Critical friends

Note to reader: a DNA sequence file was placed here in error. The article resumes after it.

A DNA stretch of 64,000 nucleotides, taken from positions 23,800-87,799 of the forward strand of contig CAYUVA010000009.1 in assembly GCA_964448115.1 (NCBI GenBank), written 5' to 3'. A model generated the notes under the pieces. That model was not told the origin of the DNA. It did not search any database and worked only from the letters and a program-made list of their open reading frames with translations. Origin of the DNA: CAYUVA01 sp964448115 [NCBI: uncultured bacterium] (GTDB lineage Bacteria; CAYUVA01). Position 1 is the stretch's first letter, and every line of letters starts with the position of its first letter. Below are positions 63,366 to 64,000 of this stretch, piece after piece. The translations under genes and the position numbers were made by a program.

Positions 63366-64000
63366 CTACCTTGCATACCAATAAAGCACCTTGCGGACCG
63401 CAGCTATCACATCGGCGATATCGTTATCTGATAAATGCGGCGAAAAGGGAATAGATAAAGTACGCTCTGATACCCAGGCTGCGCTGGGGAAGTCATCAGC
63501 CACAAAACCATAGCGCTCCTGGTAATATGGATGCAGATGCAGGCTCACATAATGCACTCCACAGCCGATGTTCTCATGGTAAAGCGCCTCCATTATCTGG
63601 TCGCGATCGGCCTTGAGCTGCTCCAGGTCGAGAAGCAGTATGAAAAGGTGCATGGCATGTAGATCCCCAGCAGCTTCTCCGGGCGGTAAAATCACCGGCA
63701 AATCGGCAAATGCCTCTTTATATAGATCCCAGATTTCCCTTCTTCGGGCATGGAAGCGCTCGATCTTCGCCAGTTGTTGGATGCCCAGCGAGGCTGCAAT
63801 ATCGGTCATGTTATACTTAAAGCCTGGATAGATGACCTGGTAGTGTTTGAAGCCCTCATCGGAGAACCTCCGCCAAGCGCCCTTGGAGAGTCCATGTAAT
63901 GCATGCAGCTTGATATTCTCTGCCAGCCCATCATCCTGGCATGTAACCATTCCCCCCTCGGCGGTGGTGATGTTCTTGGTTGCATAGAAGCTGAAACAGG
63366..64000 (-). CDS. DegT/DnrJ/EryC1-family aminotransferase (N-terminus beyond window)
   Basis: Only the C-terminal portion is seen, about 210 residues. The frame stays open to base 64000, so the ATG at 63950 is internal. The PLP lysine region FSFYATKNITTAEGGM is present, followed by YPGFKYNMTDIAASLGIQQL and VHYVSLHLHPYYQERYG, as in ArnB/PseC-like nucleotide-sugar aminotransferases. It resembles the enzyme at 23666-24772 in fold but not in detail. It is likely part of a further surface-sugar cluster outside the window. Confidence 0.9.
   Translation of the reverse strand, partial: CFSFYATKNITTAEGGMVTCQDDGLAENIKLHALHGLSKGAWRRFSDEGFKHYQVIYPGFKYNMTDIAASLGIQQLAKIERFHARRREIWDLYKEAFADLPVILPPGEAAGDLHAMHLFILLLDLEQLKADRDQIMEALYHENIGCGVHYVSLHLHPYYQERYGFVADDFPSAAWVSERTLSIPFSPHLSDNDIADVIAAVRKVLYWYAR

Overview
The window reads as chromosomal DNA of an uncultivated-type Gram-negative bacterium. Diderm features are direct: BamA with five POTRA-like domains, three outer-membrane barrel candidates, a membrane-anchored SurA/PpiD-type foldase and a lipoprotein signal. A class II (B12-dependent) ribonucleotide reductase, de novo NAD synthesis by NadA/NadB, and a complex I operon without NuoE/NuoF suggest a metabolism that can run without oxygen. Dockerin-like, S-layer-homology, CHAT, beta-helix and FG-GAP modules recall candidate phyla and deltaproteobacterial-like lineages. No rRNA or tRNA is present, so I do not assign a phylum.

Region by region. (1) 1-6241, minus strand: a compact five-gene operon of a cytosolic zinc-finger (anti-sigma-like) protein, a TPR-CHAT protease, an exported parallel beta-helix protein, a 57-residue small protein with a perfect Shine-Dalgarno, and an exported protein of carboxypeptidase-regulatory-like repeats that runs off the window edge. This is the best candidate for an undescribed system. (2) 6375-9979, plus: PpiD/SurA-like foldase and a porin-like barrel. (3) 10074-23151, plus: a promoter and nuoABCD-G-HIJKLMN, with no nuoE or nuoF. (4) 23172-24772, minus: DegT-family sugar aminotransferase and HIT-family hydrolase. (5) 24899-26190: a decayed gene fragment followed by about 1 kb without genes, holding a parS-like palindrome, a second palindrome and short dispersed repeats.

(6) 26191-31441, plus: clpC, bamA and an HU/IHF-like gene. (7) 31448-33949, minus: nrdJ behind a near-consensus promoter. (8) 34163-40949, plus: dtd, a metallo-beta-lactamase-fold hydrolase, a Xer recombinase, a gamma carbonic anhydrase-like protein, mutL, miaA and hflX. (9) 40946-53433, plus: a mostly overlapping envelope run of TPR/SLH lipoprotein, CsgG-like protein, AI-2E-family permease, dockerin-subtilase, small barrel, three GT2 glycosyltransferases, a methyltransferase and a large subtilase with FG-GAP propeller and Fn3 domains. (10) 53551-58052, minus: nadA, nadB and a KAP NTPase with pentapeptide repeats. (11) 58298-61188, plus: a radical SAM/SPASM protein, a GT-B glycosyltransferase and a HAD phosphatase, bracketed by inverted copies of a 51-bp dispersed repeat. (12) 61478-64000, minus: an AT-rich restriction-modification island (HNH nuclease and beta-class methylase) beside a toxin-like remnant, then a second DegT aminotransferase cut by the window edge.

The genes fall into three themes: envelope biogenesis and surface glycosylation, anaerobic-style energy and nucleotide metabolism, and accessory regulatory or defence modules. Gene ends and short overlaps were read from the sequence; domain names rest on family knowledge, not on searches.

I work in the field of staff and also student academic development with a particular focus on writing. I run a Writing Centre and we are often out and about telling students that all writers need editors and readers; that all writers need help with their writing and that asking for help doesn’t mean you can’t write or that there is something wrong with you. Stephen North wrote in 1984 that:  ‘Nearly everyone who writes likes – and needs – to talk about his or her writing, preferably to someone who will really listen, who knows how to listen, and knows how to talk about writing too’ (439-440). In other words, everyone who writes needs critical friends with whom they can share their writing and from whom they can get helpful feedback, at one or more points in their writing process. Critical friends are an essential part of a PhD student’s writing process.